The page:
How are Christians called to engage with people of other belief systems?
Recently, I helped lead a retreat with year 12 students. In the small group which I ran, two students openly talked about their use of rocks and crystals for healing. They spoke about how these different types of rocks, such as jade, had healing properties. Immediately I thought “this is wrong” and “isn’t the Christian teaching that Jesus is the Son of God more correct and ultimately more powerful?” But….I realised in that moment I could create a slanging match or debate about who is right and who is wrong. “Of cause, I am right” I thought… But are these questions at the level of my own ego. Where my ego has an ambition always to be right and always be in control.
In the Gospels we see Jesus living for 30 years in the satellite town of Nazareth. Nazareth was a small town on the outskirts of the much larger Roman town of Sephoris. Sephoris was the second largest city in the entire Judea and Galilean region. Jesus does not confront the Roman religion head on. The Romans would be the most politically powerful. Instead, Jesus chooses to avoid the Roman religion. To remain hidden. But where we see Jesus encountering others of different beliefs and creeds, such as the Samaritan Woman at the Well, he enters conversation, he does not judge.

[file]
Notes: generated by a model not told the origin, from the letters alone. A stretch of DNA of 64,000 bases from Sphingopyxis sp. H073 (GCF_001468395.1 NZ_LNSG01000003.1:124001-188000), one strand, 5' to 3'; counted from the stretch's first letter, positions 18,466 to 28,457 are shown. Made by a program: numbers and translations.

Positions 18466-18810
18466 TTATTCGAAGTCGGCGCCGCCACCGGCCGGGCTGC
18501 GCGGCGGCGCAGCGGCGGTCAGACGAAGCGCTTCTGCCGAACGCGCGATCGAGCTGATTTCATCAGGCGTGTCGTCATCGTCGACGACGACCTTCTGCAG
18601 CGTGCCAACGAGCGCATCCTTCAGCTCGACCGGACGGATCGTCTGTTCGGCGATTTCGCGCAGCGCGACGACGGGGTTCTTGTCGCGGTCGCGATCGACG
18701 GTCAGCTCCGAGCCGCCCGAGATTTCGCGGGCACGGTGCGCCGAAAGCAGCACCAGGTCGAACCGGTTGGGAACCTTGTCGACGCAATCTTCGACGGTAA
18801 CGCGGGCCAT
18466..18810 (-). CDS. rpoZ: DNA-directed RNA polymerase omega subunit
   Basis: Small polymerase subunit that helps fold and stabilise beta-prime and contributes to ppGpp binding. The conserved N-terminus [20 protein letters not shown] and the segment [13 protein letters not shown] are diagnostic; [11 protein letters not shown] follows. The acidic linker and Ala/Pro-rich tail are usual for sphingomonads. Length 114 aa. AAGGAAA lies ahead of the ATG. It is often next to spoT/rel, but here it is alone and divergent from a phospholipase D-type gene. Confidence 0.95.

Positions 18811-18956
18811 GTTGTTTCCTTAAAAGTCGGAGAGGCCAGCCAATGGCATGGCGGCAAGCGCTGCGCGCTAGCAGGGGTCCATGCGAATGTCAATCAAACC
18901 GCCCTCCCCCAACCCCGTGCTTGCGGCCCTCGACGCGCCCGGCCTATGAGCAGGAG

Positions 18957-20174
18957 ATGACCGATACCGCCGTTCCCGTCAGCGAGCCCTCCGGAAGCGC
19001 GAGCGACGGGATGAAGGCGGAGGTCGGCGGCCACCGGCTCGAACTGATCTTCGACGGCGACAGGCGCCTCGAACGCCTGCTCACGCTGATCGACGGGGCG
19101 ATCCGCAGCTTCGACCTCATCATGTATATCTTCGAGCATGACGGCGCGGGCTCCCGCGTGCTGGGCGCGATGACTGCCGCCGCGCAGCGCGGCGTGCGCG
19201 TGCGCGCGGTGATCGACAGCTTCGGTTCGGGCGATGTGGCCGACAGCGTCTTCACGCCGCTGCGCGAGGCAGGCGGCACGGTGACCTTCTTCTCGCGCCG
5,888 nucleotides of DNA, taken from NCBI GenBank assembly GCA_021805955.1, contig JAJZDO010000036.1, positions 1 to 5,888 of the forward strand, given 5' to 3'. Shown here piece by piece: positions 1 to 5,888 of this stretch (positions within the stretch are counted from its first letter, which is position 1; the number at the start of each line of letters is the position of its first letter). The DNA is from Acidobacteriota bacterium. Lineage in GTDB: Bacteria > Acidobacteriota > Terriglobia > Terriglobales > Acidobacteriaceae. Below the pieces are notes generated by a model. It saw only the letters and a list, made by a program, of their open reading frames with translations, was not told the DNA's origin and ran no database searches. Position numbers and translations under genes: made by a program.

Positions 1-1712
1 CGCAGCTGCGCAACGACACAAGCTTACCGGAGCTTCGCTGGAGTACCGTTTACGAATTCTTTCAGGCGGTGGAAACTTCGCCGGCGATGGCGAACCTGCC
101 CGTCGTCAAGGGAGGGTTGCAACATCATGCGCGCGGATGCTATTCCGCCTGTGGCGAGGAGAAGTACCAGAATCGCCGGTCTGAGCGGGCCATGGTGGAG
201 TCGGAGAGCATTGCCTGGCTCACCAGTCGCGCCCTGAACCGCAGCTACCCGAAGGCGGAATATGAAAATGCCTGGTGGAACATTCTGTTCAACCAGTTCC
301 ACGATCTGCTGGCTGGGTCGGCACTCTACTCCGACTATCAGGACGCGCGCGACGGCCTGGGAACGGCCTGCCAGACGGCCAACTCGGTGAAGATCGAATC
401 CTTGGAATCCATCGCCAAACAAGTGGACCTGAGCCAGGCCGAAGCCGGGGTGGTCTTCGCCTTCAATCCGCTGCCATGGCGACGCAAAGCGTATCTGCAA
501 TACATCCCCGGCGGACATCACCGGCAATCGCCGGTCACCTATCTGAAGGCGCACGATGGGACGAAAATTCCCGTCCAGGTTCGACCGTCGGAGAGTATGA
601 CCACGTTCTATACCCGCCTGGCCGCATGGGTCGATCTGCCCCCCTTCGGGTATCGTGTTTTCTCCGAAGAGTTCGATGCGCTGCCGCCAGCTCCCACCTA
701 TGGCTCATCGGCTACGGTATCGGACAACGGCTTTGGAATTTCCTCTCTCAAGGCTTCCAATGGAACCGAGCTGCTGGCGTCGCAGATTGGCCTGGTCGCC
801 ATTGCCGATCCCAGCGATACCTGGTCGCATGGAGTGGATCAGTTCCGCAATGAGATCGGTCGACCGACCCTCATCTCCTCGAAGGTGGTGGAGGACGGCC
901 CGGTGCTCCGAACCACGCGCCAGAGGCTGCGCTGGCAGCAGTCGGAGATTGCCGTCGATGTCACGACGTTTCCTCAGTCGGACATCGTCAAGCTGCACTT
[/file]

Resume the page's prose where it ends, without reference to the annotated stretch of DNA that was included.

As Christians we are called to allow the other to be the other. To engage in conversation at a deeper level with people of different beliefs outside of our Christian context. This conversation is not about proving who is right and who is wrong. Rather, the conversation is about an appreciation and a desire to learn from the other who they are. There is a respect, trust and dignity that forms. This we called “interfaith dialogue”. Like Jesus sitting at the well listening. Not judging. But, rather seeing God expressed in hidden ways that we do not need to prove that we are right. In a school context of cause, we acknowledge our Christian beliefs and values. Yes, we teach Christian things. But the only religious debate or conflict that Jesus has is with his own religion. We are strengthened by the deeper question. The question is a doorway to God. Not a threat. As the Isaiah says “For my thoughts are not your thoughts, nor are your ways my ways, says the Lord. For as the heavens are higher than the earth, so are my ways higher than your ways and my thoughts than your thoughts.”